Chipping Away at the Scariest Number Ever

Perspective is a beautiful thing.  Keeps us sane.  Smacks of reality therapy.  Lets us know we are not alone, yet we are the primary architects of our own destiny.

You may have heard of a guy named Malcom Gladwell.  Looks a little like Richard Simmons, but with something important to say. 

He’s actually a brilliant journalist and researcher with several bestselling non-fiction books on his CV.  One of them — “The Tipping Point” (2oo2) — explains why some books become bestsellers and why other worthy books (not just books, but anything that catches fire, culturally-speaking) don’t.

One of his other books is called “Outliers: The Story of Success” (July 2011).  It addresses how some unconventional thinkers become massively successful, and in doing so he draws some baseline conclusions that we can apply to our writing.

Because we all have that in common… we’d like to become massively successful.

Did you know that…

… Bill Gates spent 10,000 hours programming his high school computer, beginning at age 13, before he became the richest man in high-tech?

… the Beatles spent 10,000 hours performing prior to coming to USA to appear on the Ed Sullivan Show, which changed music forever?

… the guy who (basically) invented the atomic bomb, J. Robert Oppenheimer, spent 10,000 hours in some dreary basement lab before he joined that team?

Though he doesn’t claim to have invented it, Gladwell lands on what he dubs “The 10,000 Hour Rule,” which he explains as the ante-in before a “cumulative advantage” sets in, which in turns sets the stage for massive success.

Do the math.  If you worked at something for two hours a day, every day, that’s a 13.7 year apprenticeship before you join this club.  And if that sounds like a lot… look around.  Look at the best in any field and look closer at when they emerged as the best, and the time it took to get there.

Perspective.

You think all those pro athletes haven’t spent at least 13.7 years working their game?  Even if they were Rookie of the Year?  That the best surgeons and teachers and scientists and game show hosts and chefs and pilots and preachers and architects haven’t logged at least 13.7 years of anonymous practice and growth before getting to wear that nametag?

The NaNoWriMo Relevance of it all.

So yeah, writing a novel is hard.  Meeting your NaNoWriMo goal is hard a total time-suck.  But think of it this way: if you log three hours a day during November getting your story down on paper, that leaves only 9,910 hours to go before you, too, can have lunch with Nora Roberts and Dennis Lehane.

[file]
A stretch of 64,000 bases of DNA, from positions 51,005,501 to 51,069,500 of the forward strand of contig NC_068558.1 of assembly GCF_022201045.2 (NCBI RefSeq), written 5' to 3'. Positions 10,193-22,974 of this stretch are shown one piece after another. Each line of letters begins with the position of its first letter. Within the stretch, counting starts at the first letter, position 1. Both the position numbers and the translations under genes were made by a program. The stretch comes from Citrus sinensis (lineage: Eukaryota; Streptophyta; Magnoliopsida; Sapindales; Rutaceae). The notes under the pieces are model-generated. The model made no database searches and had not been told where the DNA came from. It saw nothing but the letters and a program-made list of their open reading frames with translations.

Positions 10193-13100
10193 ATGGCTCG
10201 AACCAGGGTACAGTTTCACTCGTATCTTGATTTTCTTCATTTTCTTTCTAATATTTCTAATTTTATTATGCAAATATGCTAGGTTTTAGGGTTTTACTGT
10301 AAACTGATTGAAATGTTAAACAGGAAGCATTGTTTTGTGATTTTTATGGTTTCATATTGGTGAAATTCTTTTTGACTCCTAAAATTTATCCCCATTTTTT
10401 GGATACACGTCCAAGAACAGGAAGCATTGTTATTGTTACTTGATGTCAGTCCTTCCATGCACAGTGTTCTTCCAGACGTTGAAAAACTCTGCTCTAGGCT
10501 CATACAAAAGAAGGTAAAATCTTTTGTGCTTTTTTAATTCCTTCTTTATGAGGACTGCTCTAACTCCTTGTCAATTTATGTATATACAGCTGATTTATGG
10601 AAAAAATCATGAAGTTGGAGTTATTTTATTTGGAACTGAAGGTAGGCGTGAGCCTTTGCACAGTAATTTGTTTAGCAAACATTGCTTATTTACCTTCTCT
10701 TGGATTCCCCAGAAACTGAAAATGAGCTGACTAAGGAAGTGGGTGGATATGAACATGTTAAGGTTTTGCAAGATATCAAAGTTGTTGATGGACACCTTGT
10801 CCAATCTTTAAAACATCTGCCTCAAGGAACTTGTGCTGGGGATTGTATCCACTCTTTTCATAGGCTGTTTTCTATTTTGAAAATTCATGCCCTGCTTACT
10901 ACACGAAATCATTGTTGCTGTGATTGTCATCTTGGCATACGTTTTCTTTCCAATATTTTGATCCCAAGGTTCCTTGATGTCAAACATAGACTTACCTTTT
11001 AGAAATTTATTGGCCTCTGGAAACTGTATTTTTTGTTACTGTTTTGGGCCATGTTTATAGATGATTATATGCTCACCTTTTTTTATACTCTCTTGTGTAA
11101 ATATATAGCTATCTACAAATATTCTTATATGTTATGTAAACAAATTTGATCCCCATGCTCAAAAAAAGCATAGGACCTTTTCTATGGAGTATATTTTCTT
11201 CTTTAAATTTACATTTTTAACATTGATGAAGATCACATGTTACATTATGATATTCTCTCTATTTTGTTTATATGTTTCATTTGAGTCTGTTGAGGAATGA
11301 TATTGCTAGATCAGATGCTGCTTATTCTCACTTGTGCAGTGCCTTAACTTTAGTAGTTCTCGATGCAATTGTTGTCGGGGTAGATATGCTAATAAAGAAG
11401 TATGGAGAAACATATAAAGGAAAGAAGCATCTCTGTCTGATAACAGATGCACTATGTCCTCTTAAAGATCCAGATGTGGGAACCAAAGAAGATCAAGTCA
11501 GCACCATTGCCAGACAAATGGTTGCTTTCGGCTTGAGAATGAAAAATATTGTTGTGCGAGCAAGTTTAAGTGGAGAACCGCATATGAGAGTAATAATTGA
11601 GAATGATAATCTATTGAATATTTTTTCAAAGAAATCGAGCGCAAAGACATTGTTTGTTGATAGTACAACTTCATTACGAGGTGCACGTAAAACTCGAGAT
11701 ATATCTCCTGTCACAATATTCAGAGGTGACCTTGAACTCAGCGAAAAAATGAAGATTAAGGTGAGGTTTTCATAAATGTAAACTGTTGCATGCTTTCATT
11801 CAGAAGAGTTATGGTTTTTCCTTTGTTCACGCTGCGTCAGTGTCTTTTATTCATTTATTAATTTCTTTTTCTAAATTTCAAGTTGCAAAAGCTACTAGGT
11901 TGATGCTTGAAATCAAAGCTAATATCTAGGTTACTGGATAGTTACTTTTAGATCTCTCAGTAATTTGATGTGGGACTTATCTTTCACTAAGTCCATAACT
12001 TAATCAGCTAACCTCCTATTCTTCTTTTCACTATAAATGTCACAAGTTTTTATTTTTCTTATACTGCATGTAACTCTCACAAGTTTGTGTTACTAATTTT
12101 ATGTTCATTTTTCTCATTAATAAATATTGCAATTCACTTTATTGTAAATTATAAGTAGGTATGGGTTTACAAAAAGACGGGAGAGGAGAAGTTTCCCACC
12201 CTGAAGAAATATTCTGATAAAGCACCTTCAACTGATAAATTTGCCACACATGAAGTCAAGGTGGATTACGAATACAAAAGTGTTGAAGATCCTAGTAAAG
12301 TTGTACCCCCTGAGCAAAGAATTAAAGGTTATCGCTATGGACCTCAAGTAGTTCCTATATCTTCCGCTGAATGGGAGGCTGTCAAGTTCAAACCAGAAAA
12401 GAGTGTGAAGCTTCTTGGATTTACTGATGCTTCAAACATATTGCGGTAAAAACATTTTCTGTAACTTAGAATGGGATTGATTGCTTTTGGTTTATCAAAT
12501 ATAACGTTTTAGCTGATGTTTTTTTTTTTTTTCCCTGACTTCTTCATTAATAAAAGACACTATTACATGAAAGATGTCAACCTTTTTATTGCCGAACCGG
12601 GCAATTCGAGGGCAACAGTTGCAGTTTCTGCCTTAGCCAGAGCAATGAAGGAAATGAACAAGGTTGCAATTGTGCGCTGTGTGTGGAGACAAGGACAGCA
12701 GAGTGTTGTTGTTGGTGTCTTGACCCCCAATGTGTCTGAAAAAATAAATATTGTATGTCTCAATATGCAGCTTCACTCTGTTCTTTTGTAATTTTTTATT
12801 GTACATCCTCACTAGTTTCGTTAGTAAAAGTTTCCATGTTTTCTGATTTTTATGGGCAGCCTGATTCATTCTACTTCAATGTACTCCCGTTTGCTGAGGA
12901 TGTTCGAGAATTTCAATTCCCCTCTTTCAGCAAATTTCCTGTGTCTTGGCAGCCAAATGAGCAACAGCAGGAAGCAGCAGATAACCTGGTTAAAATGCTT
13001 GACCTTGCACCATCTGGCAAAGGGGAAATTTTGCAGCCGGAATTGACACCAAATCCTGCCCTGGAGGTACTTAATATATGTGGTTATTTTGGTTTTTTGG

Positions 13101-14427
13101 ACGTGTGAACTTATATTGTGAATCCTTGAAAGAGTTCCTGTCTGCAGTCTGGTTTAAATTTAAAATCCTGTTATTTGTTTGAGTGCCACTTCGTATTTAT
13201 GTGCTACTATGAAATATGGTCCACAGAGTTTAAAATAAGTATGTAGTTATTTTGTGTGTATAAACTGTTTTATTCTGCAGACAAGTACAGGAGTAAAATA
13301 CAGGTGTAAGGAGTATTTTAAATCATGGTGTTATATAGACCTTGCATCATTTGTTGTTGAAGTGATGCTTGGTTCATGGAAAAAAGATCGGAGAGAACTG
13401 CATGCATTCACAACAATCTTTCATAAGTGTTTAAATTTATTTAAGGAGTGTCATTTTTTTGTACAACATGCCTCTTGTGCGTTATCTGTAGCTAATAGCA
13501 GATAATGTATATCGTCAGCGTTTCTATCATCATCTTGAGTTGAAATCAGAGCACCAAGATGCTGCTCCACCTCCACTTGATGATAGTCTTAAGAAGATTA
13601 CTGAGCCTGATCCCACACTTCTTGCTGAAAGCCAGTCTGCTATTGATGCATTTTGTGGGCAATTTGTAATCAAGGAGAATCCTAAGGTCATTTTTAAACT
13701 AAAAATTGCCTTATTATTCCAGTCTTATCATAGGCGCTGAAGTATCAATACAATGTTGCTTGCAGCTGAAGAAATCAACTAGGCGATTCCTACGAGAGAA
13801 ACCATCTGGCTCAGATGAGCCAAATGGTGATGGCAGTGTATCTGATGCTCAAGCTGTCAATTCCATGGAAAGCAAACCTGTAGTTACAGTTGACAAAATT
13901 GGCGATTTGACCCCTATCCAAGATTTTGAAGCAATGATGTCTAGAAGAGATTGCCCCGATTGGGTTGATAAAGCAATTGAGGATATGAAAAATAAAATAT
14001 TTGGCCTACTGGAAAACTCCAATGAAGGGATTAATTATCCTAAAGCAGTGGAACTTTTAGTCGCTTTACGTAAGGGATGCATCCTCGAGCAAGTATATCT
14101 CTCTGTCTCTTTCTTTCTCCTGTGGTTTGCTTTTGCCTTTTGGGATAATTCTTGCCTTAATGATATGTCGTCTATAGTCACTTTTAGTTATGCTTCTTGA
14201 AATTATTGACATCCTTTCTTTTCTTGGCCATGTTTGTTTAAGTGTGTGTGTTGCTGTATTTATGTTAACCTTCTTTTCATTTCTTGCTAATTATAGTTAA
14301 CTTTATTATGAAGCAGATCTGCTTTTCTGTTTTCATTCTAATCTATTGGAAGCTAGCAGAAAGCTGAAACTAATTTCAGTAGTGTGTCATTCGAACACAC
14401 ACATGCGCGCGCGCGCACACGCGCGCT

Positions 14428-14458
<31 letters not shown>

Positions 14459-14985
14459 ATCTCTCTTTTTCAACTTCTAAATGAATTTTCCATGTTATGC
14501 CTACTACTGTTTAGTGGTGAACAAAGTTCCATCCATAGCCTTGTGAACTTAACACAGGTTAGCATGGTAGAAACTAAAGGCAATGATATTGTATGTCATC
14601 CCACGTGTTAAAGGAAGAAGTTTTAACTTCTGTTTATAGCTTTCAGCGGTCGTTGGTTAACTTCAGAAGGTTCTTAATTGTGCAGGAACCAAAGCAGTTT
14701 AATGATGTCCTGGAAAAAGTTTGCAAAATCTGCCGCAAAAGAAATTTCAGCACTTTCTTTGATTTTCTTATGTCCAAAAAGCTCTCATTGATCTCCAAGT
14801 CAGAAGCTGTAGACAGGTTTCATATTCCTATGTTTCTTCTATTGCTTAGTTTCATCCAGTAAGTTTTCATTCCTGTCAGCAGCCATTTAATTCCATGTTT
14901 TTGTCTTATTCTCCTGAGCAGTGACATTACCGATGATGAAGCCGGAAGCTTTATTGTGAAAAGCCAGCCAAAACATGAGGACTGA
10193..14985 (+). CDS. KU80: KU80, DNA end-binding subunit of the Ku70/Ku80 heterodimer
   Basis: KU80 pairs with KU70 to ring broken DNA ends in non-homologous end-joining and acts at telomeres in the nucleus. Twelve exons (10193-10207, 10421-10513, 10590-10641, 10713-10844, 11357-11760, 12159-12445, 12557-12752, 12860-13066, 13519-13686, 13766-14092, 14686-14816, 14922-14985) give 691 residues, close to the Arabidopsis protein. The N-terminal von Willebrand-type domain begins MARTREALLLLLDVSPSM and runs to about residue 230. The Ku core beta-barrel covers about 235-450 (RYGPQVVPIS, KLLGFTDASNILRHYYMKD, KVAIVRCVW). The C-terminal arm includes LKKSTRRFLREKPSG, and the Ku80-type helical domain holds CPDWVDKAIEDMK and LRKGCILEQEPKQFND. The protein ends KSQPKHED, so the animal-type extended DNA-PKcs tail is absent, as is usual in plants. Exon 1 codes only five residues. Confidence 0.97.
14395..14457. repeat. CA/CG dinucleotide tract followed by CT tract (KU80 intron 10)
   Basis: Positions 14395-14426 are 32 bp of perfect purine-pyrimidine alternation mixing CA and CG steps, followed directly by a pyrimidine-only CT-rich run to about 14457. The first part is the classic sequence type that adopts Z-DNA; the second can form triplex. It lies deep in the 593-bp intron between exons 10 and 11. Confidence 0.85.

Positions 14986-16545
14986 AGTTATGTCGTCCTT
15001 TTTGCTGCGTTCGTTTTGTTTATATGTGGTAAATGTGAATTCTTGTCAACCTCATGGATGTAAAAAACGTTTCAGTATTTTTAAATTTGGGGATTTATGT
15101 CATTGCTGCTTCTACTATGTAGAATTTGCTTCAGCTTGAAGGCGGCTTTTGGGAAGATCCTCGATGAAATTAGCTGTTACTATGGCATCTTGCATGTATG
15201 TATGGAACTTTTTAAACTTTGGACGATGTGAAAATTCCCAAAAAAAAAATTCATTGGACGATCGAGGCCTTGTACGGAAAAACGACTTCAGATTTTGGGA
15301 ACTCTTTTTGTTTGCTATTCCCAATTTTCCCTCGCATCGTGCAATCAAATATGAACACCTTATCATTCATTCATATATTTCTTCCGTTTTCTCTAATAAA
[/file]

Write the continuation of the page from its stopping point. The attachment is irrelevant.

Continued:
I’m just sayin’… you’re in this.  On the path.  Out of the gate.  Celebrate that. 

Make every hour count.  And don’t be too hard on yourself if, say, six or so years into this you’re still not on a bestseller list.  It is what it is… and it takes 10,000 hours of your blood, sweat and commitment to make it so.

I sold my first novel 22 years after declaring I wanted to write and publish one. I gave my first writing workshop 25 years ago.  And I’m still learning new stuff all the time. 

So I feel you. 

A suggestion on how to log 20 minutes on that road.

Yesterday I did a radio interview with a writer who had attended my presentation at an event held on the Oregon coast last week.  Turns out she hosts a regional radio program, and was sufficiently engaged to invite me to participate in an interview, which aired on KCUP out of Newport, Oregon.

The interview, as it often does, turned into a little mini-workshop on story planning and the writing life.  Something you might enjoy, and benefit from.

You can listen to it HERE.

Quick footnotes:

I’m in the process of assembling last month’s NaNoWriMo planning posts into an ebook, with embellishment of the articles (and some necessary editing) and inclusion of the many linked reference posts.  I’m also including the entire manuscript of my novel, “Bait and Switch” for use as reference and example, as well as, I hope, your reading pleasure.

That’s well over 317 pages of content, for which I’ll be asking about $8.95.  The book will be available through various venues, including PDF direct from Storyfix, Kindle and other eReaders, and possibly a paperback version. 

Title: “When Every Month is NaNoWriMo — Principles, Guidelines, Tips and New Thinking to Make Sure Your Novel Doesn’t Tank”

I have to confess, my original title was “… to Make Sure Your Novel Doesn’t Suck,” but my wife intervened. 

Not saying the content is brand new — many of you have my book, Story Engineering, already, and again, the primary content of the first half of the book comes from last months 31 posts in 31 days — but it’s buffed up and optimized for NaNoWriMo, with an application for any writer, in any month. 

Will let you know when it’s ready.  For now… keep writing, keep dreaming… and keep churning out those hours.

d

16 Comments

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16 Responses to Chipping Away at the Scariest Number Ever

  1. I’ve read Gladwell’s book, Outliers, for a college course I took. Really liked it.

    I think the whole 10,000 hours thing aligns with the whole in-order-to-become-a-good-writer-you-just-have-to-sit-down-and-write thing.

  2. That 10,000 hour figure is really intimidating. It’s like I need to climb Mt. Everest before I can start succeeding. 🙁

  3. Patrick Sullivan

    @JJ: More like you have to climb 15-20 other mountains before tackling the Mt. Everest that is your first publishable novel ;).

    My experience as a software developer has always synced up with the 10,000 hours rule, though at this point I’m probably closer to 20,000 than 10, since I’ve been doing this off and on since I was a kid. Pity I didn’t put a bit more of that time into writing, but such is the way of things :).